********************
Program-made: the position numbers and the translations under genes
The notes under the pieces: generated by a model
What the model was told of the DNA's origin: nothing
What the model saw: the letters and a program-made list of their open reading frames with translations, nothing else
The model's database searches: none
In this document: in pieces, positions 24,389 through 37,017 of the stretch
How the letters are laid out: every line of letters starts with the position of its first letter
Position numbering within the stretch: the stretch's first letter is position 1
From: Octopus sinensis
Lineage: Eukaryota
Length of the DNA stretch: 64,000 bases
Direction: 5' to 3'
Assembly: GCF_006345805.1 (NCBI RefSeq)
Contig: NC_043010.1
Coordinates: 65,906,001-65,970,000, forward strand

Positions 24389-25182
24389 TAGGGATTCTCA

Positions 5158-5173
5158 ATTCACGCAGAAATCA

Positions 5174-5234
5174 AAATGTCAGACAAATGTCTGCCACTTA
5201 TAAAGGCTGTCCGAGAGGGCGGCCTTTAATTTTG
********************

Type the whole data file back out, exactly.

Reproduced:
Program-made: the position numbers and the translations under genes
The notes under the pieces: generated by a model
What the model was told of the DNA's origin: nothing
What the model saw: the letters and a program-made list of their open reading frames with translations, nothing else
The model's database searches: none
In this document: in pieces, positions 24,389 through 37,017 of the stretch
How the letters are laid out: every line of letters starts with the position of its first letter
Position numbering within the stretch: the stretch's first letter is position 1
From: Octopus sinensis
Lineage: Eukaryota
Length of the DNA stretch: 64,000 bases
Direction: 5' to 3'
Assembly: GCF_006345805.1 (NCBI RefSeq)
Contig: NC_043010.1
Coordinates: 65,906,001-65,970,000, forward strand

Positions 24389-25182
24389 TAGGGATTCTCA

Positions 5158-5173
5158 ATTCACGCAGAAATCA

Positions 5174-5234
5174 AAATGTCAGACAAATGTCTGCCACTTA
5201 TAAAGGCTGTCCGAGAGGGCGGCCTTTAATTTTG